The prediction proved all too true. The General Assembly in Annapolis gave O’Malley’s ambitious but costly agenda a tepid response, and who could blame it? What legislator wants to vote to raise five kinds of taxes and fees, as the governor asked? Not to mention making Maryland the first state south of the Mason-Dixon line to approve same-sex marriage.
“He’s got a battle on his hands on almost every front. If any of it passes, it will be by a small margin,” said a leading Democratic legislator from the Washington suburbs, who spoke on condition of anonymity to avoid offending the governor.
Before we all jump on O’Malley for overreaching, however, let’s pause and give him some credit for political courage. He’s a rare liberal — or “progressive,” as he prefers — willing to confront squarely the key contradiction that increasingly threatens to paralyze U.S. government.
That dilemma is, of course, the reality that American voters want to enjoy the benefits of government services without paying for them. It’s behind the yawning federal budget deficit and the ideological stalemate in Congress.
Liberals have been on the defensive about taxes, overall, since Ronald Reagan’s election in 1980. So it’s invigorating to hear O’Malley offer an unashamed argument for the need to pay more if you want quality education, mass transit, new roads and a clean Chesapeake Bay. “For the last 30 years, there has been a real swing of the pendulum, an electorally successful push to rally people against government, to frame all fees and all taxes as the plague, as evil things that are done to us by evil people,” O’Malley said Friday in a lunch interview in Annapolis.
“While it might be good for whipping up a crowd, or even getting you through an election or two, it never built a bridge. It never sent a child to school. It never helped someone save a life in an emergency room,” he said.
The Republican minority is lambasting O’Malley with criticism that higher taxes will kill jobs. That argument is too narrow, he says. Companies like low taxes, yes, but they also want to invest in places with good schools and roads.
“There are many factors that go into making a state economically strong,” O’Malley said. “Taxes are one of those factors, but overall, it’s about quality of life.”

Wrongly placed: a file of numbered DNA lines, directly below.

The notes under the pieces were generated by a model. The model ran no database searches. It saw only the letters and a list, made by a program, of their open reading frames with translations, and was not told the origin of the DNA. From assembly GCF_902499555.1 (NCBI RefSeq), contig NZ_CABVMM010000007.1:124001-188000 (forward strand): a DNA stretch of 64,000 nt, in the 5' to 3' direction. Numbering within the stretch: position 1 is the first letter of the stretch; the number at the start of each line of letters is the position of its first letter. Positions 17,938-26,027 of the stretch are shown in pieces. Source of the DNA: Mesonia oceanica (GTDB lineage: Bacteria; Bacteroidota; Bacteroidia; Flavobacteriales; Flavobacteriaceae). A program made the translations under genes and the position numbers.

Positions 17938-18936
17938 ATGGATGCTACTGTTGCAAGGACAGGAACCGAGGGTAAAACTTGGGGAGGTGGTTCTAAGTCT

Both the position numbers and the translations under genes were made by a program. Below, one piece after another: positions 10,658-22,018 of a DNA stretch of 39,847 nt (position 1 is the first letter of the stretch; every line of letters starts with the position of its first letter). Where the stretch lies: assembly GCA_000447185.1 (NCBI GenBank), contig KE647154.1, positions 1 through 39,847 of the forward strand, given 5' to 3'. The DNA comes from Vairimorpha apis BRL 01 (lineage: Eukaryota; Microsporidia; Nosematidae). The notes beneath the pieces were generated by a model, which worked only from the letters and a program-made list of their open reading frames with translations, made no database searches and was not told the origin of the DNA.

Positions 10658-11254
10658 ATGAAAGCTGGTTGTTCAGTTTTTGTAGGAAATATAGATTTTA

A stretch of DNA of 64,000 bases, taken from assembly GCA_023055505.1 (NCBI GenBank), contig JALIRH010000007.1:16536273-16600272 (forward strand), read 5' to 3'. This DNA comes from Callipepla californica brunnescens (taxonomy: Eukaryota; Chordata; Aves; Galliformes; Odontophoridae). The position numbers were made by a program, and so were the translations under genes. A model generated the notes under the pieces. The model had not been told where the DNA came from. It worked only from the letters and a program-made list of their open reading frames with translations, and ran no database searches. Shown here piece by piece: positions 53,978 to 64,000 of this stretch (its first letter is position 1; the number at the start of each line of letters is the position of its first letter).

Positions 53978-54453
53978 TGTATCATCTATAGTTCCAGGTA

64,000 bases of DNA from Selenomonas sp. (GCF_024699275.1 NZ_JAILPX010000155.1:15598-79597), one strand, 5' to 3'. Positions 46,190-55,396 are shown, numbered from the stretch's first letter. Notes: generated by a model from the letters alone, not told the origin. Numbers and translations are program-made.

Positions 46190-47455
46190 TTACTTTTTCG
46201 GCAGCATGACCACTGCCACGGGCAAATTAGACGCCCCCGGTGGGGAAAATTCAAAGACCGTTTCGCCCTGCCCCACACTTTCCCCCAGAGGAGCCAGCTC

By all accounts, the toughest tax for legislators to swallow will be O’Malley’s proposal to start applying the state’s 6 percent sales tax to gasoline. That would add about 18 cents to the cost of a gallon, phased in over three years.
For me, raising the gasoline tax is a no-brainer. The state desperately needs money to maintain and improve roads and mass transit, not to mention build the light-rail Purple Line. A higher tax would also discourage gasoline use, thus combating global warming and reducing dependence on imported petroleum.
“One of the toughest realities for us as Americans is getting our heads around the true cost of gasoline,” O’Malley said. “I think the only hope for changing that is to talk about it.”
It’s a gutsy stance, but is it also foolhardy? As he nears the halfway point in his second and final term, O’Malley knows that his enthusiasm for taxes could threaten his legacy and hurt his chances in a possible future presidential bid.
“Being an avowed, easily defined liberal in 2016 could be a problem, especially if you have a second term of [President] Obama,” said Stu Rothenberg, editor of the non-partisan Rothenberg Political Report.
A Washington Post poll published a week ago put O’Malley’s approval rating at a healthy 55 percent, but he doesn’t think that will last as voters absorb his message.
“Those numbers on the job approval, I expect they’ll take a huge hit, given the difficult things I’m asking of people. That’s what happened before. It’s what always happens” when politicians seek higher taxes, he said.
In O’Malley’s first term, after he pushed through a sales-tax increase, his approval ratings dropped to as low as 32 percent, or what he called “George W. Bush levels.”
O’Malley had the last laugh, though: He easily won reelection a couple of years later. Legislators should ponder that before they discard O’Malley’s agenda. What’s scary in the short term might pay off down the road — not only for politicians, but also for the state.
For more of Robert McCartney’s columns, go to postlocal.com.